Dizziness from Exercise

Anxiety can cause you to feel dizzy, and so can exercise. There are different kinds of dizziness, and each has different causes.

Anxiety is a common cause of dizziness. However, if you feel dizzy after or during exercise, this can be caused by 1) Lack of nourishment; low blood sugar, or 2) The actual exercise itself, such as pivoting ‘round and ‘round on a stepper.

After all, the dizziness from anxiety is triggered by the rapid breathing that anxiety causes.

However, exercise, too, causes rapid breathing, but normally, a person will not get dizzy from exercise.

I’m a former certified personal trainer and rarely did my clients report feeling dizzy during or after exercise.

The few times this has happened involved clients who hardly ate anything the entire day prior to their exercise session with me.

Why would rapid breathing from anxiety leads to dizziness, and why would rapid breathing from exercise not lead to it?

“When people exercise they breathe rapidly because their muscles require more oxygen, and they also need to breathe out the excess carbon dioxide that is produced during exercise,” explains Peter Swanljung, MD, chief of psychiatry at the Malvern Institute in Willow Grove, PA.

“So the increased breathing is a result of the body functioning appropriately in response to exercise.

“When someone is anxious, they are breathing more rapidly than the body needs them to, and thereby are releasing too much carbon dioxide, which can cause the pH of the blood to rise and cause a constriction of the blood vessels in the brain, leading to a dizzy sensation.”

There are many other causes, such as premenstrual syndrome, and quickly rising to a standing position after being seated for a while.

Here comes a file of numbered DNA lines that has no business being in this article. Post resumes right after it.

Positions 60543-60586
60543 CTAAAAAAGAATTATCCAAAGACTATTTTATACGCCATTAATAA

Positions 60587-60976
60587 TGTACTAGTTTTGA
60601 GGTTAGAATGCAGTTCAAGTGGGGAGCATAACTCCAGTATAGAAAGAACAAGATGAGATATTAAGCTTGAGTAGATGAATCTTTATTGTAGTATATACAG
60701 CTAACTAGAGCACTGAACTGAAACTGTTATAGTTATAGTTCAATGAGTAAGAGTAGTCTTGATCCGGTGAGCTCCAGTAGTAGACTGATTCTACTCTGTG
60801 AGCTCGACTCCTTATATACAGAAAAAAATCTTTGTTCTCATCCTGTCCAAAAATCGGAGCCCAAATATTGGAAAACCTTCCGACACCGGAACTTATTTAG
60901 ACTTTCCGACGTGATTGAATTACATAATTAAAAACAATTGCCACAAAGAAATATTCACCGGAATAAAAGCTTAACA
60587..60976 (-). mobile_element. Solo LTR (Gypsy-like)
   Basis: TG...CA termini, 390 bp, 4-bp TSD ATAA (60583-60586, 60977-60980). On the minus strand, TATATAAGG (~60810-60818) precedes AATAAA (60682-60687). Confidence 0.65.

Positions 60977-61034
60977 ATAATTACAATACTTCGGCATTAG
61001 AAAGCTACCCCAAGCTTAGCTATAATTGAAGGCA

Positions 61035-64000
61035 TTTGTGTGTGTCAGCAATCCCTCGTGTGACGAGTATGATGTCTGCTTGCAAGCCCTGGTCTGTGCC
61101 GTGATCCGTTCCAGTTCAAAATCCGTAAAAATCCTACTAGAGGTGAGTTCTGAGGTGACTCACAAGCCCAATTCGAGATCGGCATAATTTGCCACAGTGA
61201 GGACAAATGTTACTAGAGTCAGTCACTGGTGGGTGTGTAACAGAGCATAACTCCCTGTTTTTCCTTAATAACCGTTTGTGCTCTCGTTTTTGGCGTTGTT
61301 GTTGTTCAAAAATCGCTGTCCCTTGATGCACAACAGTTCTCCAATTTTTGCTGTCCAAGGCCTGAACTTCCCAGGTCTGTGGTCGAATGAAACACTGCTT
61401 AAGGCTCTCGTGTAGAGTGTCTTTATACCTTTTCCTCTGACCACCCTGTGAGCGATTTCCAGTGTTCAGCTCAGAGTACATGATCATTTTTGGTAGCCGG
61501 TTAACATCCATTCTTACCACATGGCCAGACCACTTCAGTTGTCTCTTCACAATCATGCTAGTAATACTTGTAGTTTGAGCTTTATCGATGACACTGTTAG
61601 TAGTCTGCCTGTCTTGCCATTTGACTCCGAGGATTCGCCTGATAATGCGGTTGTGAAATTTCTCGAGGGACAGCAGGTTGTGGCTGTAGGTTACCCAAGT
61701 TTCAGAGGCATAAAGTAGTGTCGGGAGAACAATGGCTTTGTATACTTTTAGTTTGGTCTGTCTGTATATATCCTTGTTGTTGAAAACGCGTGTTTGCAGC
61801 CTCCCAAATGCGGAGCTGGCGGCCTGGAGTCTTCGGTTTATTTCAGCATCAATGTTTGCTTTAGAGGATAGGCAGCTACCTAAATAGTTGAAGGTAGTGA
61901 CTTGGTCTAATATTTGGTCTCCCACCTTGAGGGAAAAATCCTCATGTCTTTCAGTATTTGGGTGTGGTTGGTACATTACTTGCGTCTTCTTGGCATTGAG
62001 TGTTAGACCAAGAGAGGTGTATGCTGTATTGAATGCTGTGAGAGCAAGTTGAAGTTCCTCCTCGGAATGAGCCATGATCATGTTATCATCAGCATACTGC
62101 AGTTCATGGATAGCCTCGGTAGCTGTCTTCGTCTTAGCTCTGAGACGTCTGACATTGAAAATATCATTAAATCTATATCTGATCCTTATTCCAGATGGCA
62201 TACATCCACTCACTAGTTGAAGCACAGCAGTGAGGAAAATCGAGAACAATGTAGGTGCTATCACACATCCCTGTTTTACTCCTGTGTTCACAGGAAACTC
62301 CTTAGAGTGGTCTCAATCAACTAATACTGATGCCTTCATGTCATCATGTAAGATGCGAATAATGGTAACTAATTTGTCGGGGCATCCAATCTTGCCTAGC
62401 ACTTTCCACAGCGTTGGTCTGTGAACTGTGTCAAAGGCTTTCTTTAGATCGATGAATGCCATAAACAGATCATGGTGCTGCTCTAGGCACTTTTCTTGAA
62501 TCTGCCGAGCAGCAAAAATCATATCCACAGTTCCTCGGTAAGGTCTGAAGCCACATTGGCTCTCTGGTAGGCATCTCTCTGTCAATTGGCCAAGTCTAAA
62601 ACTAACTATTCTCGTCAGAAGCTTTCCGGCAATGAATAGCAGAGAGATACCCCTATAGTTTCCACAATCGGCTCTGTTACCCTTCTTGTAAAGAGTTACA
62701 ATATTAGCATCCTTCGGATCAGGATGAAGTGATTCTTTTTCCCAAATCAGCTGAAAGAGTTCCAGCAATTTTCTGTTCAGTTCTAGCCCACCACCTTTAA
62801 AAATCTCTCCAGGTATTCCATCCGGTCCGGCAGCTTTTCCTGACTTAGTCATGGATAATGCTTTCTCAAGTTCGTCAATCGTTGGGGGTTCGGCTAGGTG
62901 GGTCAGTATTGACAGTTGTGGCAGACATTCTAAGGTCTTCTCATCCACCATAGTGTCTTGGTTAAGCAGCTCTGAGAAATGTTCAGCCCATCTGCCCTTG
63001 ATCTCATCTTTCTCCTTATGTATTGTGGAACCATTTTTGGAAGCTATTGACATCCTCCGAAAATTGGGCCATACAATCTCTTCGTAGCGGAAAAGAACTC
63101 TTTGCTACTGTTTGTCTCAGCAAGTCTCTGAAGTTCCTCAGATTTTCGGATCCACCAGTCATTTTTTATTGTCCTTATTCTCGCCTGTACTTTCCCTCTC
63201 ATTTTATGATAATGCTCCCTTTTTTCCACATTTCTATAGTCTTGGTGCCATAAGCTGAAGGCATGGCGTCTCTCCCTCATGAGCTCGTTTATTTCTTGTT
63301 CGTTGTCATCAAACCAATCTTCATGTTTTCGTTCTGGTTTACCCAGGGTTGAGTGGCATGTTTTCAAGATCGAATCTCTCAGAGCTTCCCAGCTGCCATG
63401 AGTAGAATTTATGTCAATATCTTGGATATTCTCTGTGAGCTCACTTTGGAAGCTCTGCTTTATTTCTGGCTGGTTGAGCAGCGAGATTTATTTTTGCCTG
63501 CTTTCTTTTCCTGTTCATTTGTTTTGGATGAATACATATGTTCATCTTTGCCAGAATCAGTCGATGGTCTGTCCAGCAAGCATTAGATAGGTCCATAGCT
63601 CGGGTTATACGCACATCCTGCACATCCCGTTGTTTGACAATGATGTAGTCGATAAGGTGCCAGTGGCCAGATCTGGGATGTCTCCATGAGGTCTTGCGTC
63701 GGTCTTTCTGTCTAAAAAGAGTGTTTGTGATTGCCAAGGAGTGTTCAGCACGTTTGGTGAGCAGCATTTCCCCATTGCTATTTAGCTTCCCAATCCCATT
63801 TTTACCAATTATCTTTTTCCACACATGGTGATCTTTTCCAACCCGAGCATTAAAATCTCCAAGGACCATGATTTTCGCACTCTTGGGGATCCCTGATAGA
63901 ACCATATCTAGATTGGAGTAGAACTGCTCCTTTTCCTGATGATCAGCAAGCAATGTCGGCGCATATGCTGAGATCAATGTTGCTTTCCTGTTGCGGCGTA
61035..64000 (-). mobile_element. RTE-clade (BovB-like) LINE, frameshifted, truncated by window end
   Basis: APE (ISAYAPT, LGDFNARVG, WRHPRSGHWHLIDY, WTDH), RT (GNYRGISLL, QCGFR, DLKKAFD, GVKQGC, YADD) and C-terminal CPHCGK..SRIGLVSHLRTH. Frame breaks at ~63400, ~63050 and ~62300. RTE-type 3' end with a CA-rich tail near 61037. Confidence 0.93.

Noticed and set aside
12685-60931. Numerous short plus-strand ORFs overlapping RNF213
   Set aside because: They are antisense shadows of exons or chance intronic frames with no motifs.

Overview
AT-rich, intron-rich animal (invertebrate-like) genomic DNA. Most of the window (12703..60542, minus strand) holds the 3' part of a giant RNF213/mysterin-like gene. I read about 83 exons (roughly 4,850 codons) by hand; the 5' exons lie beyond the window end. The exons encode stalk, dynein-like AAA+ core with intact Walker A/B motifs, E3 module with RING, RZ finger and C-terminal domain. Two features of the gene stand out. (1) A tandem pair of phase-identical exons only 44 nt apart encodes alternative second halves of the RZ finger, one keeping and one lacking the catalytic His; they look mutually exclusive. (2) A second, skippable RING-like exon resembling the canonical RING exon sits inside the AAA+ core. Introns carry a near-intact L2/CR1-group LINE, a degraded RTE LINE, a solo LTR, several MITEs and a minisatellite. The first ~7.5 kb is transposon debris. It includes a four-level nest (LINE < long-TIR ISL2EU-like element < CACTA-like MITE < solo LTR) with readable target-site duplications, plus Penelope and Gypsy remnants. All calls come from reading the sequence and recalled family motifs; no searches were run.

A very pervasive cause is prescription medications, such as statins and antidepressants.

And of course, pregnancy can cause the sensation as well. Sometimes, unknown causes are at play.

In general, for the most part, if you feel dizzy, this is no cause for alarm.

Often, you know what the cause is right then and there: Are you premenstrual?

Did you just quickly stand up from a seated position? Have you not eaten anything all day?

Did you just try a new dance move that required some spinning?

Are you ill from a “bug” or the flu? Did you recently bang your head?

Are you on a new medication?

Rarely, dizziness is a sign of serious trouble, such as a transient ischemic attack. A TIA is recognized by the medical establishment as an emergency situation that signals the possibility of a full-blown stroke in the near future.

However, the dizziness of a TIA is usually accompanied by other symptoms.

Dr. Swanljung is the former medical director of the general adult unit at Friends Hospital in Philadelphia and treats a variety of psychiatric conditions.
Lorra Garrick has been covering medical, fitness and cybersecurity topics for many years, having written thousands of articles for print magazines and websites, including as a ghostwriter. She’s also a former ACE-certified personal trainer.